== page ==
Army Designs System to Keep Paratroopers Connected In-Flight

U.S. Army paratroopers from the 82nd Airborne Division descend to the ground after jumping out of a C-17 Globemaster III aircraft, over drop zone Sicily during Joint Operations Access Exercise (JOAX) at Ft. Bragg, N.C., on Sept. 10, 2011.  JOAX is a one-week exercise to prepare the Air Force and the Army to respond to worldwide crises and contingencies.  U.S. Air Force photo/A1C James Richardson (RELEASED)The Army has developed an airborne satellite system that can be loaded onto an Air Force C-17 cargo aircraft that allows paratroopers to communicate with voice, video and data while flying to the mission, Army officials said.

Army leaders hope to deploy the system called Enroute Mission Command Capability, or EMC 2, by 2017.

“EMC 2 brings high speed data to the upper echelon of the Global Response Force. It brings a number of services with it including voice, video, data, teleconferencing, chat and mission command implications,” said Lt. Col. Joel Babbitt, product manager for WIN-T.

The mobile, airborne satellite network is a new extension of the Army’s Warfighter Information Network-Tactical, or WIN-T – a ground-based, high-speed radio and satcom network allowing commanders to chat, view digital maps and exchange data between forward bases and while on-the-move in vehicles.

The technology is initially slated for the Global Response Force, a brigade-strong rapidly deployable unit designed to reach anywhere in the world within 96 hours of being notified. The unit, which has been used in many conflicts to include the first Gulf War in 1991 and other conflicts since, consists of a portion of the Army’s 82nd Airborne Division.

“This allows them to do dynamic planning while they are in route to an objective,” Babbitt said.

“They get on a plane and fly somewhere between 12 to 20 hours to get to an objective. During that time they have very little data. The transformation we are making is that they will be able to have voice communications along with huge amounts of data,” Babbitt explained.

EMC 2 brings the capability into the cargo section of a C-17 using commercial satellite connections, bringing paratroopers on the move the ability to monitor developments while in transit.

“C-17s today have some limited data capability for the pilots and air command, including navigation and pilot communications back to air operations center,” Babbitt said.  “This brings high-speed data to the paratroopers in the cargo section of the plane. The amount of data required for mission command exceeds what the pilots have available to them.”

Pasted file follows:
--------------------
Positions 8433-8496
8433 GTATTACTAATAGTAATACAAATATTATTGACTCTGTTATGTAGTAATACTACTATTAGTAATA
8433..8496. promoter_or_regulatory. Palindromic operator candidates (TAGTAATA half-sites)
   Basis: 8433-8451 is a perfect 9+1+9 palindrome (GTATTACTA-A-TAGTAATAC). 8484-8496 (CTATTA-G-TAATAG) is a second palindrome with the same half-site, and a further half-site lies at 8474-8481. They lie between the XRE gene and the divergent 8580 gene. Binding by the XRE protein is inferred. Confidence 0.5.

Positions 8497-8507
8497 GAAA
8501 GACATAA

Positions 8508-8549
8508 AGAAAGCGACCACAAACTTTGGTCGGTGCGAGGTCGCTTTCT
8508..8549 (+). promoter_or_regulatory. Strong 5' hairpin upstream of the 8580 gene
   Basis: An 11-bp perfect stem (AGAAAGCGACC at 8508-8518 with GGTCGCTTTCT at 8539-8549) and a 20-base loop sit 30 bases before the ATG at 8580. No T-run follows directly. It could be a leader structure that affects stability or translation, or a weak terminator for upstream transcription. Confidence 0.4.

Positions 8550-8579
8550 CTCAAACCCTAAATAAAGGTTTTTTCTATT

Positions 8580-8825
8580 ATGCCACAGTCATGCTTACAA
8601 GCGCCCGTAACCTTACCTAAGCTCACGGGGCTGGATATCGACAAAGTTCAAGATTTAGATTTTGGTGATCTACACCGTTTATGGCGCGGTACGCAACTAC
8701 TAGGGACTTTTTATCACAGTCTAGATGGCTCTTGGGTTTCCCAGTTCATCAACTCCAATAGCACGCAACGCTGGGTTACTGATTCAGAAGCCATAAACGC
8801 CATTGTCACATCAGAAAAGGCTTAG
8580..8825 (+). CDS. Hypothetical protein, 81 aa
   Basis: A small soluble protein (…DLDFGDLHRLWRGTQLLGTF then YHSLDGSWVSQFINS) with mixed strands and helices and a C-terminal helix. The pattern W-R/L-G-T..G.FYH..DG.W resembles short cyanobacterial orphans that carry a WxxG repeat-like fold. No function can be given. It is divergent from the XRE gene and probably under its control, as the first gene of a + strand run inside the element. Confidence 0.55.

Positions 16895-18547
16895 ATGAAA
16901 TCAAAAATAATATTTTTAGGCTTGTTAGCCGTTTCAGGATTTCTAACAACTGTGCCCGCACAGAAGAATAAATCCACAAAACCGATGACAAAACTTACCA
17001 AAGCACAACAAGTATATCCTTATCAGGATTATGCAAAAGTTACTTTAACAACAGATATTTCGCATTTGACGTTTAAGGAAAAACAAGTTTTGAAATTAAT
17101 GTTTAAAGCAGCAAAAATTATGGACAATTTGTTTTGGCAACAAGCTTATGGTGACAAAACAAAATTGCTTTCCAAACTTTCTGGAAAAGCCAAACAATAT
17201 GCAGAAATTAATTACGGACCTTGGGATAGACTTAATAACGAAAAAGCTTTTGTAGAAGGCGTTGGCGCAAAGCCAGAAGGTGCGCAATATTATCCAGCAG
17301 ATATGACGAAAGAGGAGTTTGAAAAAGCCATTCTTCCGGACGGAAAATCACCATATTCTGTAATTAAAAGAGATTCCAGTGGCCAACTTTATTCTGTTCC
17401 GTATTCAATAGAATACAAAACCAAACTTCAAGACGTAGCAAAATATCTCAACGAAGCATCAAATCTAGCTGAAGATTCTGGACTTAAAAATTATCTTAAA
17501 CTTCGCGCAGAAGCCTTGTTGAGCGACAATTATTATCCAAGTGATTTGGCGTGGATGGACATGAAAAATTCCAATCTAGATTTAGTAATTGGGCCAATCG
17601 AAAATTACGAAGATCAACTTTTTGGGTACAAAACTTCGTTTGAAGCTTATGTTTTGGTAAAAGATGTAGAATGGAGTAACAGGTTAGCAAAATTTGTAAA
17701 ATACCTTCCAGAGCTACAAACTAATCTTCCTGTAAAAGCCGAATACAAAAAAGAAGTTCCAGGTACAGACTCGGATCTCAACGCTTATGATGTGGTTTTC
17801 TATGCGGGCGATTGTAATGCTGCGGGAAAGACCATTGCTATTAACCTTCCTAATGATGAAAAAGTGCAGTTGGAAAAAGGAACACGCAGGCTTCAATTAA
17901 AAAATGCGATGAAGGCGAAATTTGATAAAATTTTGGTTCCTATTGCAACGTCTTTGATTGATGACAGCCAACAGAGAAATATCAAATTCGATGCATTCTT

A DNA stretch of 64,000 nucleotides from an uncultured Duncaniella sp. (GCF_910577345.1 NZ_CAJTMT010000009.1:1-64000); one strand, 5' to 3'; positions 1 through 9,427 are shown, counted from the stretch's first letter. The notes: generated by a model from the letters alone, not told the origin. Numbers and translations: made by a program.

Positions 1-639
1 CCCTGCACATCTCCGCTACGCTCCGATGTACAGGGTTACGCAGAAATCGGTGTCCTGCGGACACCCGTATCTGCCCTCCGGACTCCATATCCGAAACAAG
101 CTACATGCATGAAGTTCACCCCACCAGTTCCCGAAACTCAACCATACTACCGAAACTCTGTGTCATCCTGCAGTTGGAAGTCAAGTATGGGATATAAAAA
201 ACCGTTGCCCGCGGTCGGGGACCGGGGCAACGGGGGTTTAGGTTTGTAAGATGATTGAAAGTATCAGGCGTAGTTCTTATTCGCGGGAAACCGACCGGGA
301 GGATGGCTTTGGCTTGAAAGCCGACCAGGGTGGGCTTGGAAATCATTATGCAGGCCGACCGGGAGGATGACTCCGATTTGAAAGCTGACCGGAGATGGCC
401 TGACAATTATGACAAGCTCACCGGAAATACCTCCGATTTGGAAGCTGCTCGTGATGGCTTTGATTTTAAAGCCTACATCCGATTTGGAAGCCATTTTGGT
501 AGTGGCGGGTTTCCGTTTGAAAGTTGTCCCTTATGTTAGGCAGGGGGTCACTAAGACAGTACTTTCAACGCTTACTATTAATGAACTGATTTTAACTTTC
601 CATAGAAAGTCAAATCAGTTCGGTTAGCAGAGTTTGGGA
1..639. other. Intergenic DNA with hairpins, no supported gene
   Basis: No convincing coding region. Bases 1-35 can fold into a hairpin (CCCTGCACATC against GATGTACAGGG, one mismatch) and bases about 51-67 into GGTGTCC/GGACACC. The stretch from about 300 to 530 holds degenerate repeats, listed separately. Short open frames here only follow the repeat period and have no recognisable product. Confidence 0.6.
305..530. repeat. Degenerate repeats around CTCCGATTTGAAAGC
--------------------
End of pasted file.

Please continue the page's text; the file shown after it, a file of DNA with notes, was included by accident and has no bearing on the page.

The EMC 2 technology uses modified Air Force C-17s engineered to operate with AN/PRC-152 wideband networking radio, commercial satellites and the ANW2 waveform.

Babbitt said it is possible the EMC 2 technology will be extended to other airborne units in the Army.

— Kris Osborn can be reached at Kris.Osborn@military.com

About the Author

Kris Osborn
Kris Osborn is the managing editor of Scout Warrior.
  • http://twitter.com/varnal1 @varnal1

    Gotta to luv the military - is this not the same Satellite services provided on some airlines? Yeah, I know its not mil-spec but it is basically the same thing.

    • blight_asdf

      It’s a bundled system, likely including Ku-band satellite uplink (see GoGo inflight internet) /and/ the planning software.

    • CTOCS77

      I guarantee you that it costs a crap ton more than the commercial version.

    • http://twitter.com/GreensboroVet @GreensboroVet

      So. I wish I had it when I was assigned to 82 Duce. Still remember sitting on the ground is Louisiana waiting for Clinton to decide if were going to deploy to Bosnia. Thank GOD for the B2. AIRBORNE!!!!

  • rufus3698

    Uh, if you’re being deployed someplace inside of a battle zone, doesn’t this tip off any enemy with elint capabilities where you are and where you’re heading?

    • Durandal

      Well, your an enemy happens to have a sat dish pointed in the right area of the sky, they (and everyone in a few hundred miles) will notice that there is an encrypted signal coming from a certain satellite. That satellite and a few dozen others. Constantly. So unless they are able to get past the encryption… they dont see anything unusual, as most communication satellites encrypt and compress info anyway. If they DO get past the encryption… then there is alot of hurt to go around.

    • A. Nonymous

      Who needs ELINT? A C-17 (or C-130) sticks out on radar like a sore thumb.

  • mpower6428

    They kind of lost me here…. how does this compete with an I-phone…?

    • Durandal

      By being jam resistant, not relying on the local network infrastructure (which can be either monitored or not even present), and actually working while in the air. Also much more secure.

    • blight_asdf

      Ever tried mission planning on an iPhone? Have you tried using an iPhone on an aircraft well outside of cell phone reception?

  • Dave Barnes

    Other than in a training exercise, when was the last time US Army paratroopers jumped en masse into battle?

    • JohnnyRanger

      OIF. A brigade jumped into Northern Iraq / Kurdistan. A reinforced company of Rangers jumped into Afghanistan a few years earlier. Not to mention Just Cause and Urgent Fury in the ’80s and ’90s.

    • Josh

      82nd also had their ready brigade jump into Hati after the earthquake to begin recovery operations since it was unknown if the airfields where useable.

  • blight_asdfljsadf

    “Why does the military have fighter jets? Is this not the same as a commercial aircraft”

  • oblat

    96 hours to get in. 10 years and 100,000 casualties later to get out.

  • donbacon

    Trying to update the lost art of paratrooping in combat.

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